We use cookies to ensure that we give you the best experience on our website. If you continue to use this site we will assume that you agree to our Privacy Policy

/ 31 May 2024

The Leasehold and Freehold Reform Act 2024 gets Royal Assent

On Friday 24 May 2024 the Leasehold and Freehold Reform Bill was given Royal Assent as part of the “wash up” procedure before Parliament was dissolved ahead of the general election.

Steven Bannell



View profile

What is the Leasehold & Freehold Reform Bill

The bill was first introduced to Parliament in the Kings Speech in November 2023  and promised to reform leasehold property in three key areas:

  1. Making enfranchisement easier and cheaper
  2. Improving leasehold rights
  3. Banning new leasehold houses so that every new house in England and Wales will be freehold (other than in exceptional circumstances)

The origins of the Leasehold Reform Bill 2024

The initial Bill was introduced amidst a backdrop of calls for radical leasehold reform and followed a 2017 housing white paper and the Conservative Party 2017 manifesto in which they pledged to “crack down on unfair practices in leasehold.”  The Law Society followed these pronouncements by publishing three reports in 2020 which looked at reform of enfranchisement and commonhold, and on 30 June 2022 the Leasehold Reform (Ground Rent) Act 2022   came into law which banned new ground rents. This act was seen as the first of the government’s two stage approach to leasehold reform.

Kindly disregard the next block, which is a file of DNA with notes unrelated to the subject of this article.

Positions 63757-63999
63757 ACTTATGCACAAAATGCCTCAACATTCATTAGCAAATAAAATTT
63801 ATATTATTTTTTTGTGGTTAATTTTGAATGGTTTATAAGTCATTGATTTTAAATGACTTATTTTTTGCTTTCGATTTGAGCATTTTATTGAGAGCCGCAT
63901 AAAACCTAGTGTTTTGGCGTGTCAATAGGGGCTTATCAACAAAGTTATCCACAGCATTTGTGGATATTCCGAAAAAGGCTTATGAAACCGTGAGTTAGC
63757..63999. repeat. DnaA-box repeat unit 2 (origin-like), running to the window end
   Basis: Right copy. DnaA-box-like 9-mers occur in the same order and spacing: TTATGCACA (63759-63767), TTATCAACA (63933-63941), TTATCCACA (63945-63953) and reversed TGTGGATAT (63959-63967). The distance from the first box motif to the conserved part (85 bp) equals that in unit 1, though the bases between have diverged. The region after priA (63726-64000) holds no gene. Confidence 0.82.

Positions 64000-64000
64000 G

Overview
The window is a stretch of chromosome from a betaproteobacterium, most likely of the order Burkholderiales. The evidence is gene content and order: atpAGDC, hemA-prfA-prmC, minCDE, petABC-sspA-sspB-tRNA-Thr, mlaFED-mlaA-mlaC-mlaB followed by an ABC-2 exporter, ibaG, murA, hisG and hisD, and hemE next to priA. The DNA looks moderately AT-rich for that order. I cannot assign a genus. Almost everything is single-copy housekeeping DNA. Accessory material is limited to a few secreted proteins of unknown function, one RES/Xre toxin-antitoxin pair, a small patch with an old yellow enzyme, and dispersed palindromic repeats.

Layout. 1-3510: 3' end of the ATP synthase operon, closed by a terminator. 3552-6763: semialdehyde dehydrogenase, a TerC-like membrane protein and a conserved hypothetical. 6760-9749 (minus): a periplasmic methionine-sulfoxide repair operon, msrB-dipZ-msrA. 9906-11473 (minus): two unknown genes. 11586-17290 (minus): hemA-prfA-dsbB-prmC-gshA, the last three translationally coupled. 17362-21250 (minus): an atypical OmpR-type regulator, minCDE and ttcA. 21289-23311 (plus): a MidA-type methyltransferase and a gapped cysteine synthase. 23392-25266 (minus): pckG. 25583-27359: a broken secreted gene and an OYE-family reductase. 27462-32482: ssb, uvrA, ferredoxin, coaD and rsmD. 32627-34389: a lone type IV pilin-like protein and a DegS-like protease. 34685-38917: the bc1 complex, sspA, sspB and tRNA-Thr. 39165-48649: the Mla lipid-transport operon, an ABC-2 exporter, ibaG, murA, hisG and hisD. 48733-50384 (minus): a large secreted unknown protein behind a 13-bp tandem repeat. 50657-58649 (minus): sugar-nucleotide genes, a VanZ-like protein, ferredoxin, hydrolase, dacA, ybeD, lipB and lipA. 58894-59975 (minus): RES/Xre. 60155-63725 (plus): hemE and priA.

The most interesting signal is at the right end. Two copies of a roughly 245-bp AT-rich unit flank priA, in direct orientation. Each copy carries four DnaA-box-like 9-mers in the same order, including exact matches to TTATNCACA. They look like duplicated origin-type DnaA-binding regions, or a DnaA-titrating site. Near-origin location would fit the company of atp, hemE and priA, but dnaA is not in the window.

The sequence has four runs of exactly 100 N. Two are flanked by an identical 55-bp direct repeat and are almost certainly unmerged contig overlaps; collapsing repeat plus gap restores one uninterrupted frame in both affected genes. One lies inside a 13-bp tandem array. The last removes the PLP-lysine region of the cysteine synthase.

Many campaigners were pleased to see new ground rents banned but said that the ‘22 Act did not go far enough’ and called for ground rents to be abolished entirely.

In November 2023 the Bill was introduced to Parliament and was quickly passed through the early stages. It was briefed that the bill was being progressed to pass into law in Spring 2024 and government sources, including Michael Gove, hinted that the bill may abolish ground rent entirely